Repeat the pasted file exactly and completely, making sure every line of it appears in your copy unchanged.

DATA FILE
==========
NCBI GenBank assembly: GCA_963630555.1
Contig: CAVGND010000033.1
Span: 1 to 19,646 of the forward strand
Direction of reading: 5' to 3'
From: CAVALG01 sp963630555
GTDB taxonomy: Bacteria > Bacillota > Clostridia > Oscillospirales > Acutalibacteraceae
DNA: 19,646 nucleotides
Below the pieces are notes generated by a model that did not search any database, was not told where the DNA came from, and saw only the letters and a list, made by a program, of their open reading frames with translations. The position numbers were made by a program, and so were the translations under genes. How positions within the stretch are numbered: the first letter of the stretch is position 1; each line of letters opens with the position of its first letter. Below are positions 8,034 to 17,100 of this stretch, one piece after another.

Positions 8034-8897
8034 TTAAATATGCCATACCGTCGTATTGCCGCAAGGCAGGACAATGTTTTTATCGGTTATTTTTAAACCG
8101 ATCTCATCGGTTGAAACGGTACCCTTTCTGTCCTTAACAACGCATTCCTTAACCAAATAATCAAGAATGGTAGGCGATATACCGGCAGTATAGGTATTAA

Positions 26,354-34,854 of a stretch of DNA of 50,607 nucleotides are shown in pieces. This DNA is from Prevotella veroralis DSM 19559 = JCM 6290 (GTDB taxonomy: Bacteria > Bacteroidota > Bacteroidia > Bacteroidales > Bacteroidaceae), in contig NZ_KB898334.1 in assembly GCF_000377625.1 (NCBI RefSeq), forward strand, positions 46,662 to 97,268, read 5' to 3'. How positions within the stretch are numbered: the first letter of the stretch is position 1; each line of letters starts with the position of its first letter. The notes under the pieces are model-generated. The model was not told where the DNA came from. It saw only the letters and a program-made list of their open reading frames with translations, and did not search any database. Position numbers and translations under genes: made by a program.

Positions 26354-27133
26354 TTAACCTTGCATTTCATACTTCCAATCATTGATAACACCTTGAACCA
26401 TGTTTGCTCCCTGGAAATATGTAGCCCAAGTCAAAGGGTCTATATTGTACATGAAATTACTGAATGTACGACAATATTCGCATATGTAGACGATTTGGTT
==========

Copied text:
NCBI GenBank assembly: GCA_963630555.1
Contig: CAVGND010000033.1
Span: 1 to 19,646 of the forward strand
Direction of reading: 5' to 3'
From: CAVALG01 sp963630555
GTDB taxonomy: Bacteria > Bacillota > Clostridia > Oscillospirales > Acutalibacteraceae
DNA: 19,646 nucleotides
Below the pieces are notes generated by a model that did not search any database, was not told where the DNA came from, and saw only the letters and a list, made by a program, of their open reading frames with translations. The position numbers were made by a program, and so were the translations under genes. How positions within the stretch are numbered: the first letter of the stretch is position 1; each line of letters opens with the position of its first letter. Below are positions 8,034 to 17,100 of this stretch, one piece after another.

Positions 8034-8897
8034 TTAAATATGCCATACCGTCGTATTGCCGCAAGGCAGGACAATGTTTTTATCGGTTATTTTTAAACCG
8101 ATCTCATCGGTTGAAACGGTACCCTTTCTGTCCTTAACAACGCATTCCTTAACCAAATAATCAAGAATGGTAGGCGATATACCGGCAGTATAGGTATTAA

Positions 26,354-34,854 of a stretch of DNA of 50,607 nucleotides are shown in pieces. This DNA is from Prevotella veroralis DSM 19559 = JCM 6290 (GTDB taxonomy: Bacteria > Bacteroidota > Bacteroidia > Bacteroidales > Bacteroidaceae), in contig NZ_KB898334.1 in assembly GCF_000377625.1 (NCBI RefSeq), forward strand, positions 46,662 to 97,268, read 5' to 3'. How positions within the stretch are numbered: the first letter of the stretch is position 1; each line of letters starts with the position of its first letter. The notes under the pieces are model-generated. The model was not told where the DNA came from. It saw only the letters and a program-made list of their open reading frames with translations, and did not search any database. Position numbers and translations under genes: made by a program.

Positions 26354-27133
26354 TTAACCTTGCATTTCATACTTCCAATCATTGATAACACCTTGAACCA
26401 TGTTTGCTCCCTGGAAATATGTAGCCCAAGTCAAAGGGTCTATATTGTACATGAAATTACTGAATGTACGACAATATTCGCATATGTAGACGATTTGGTT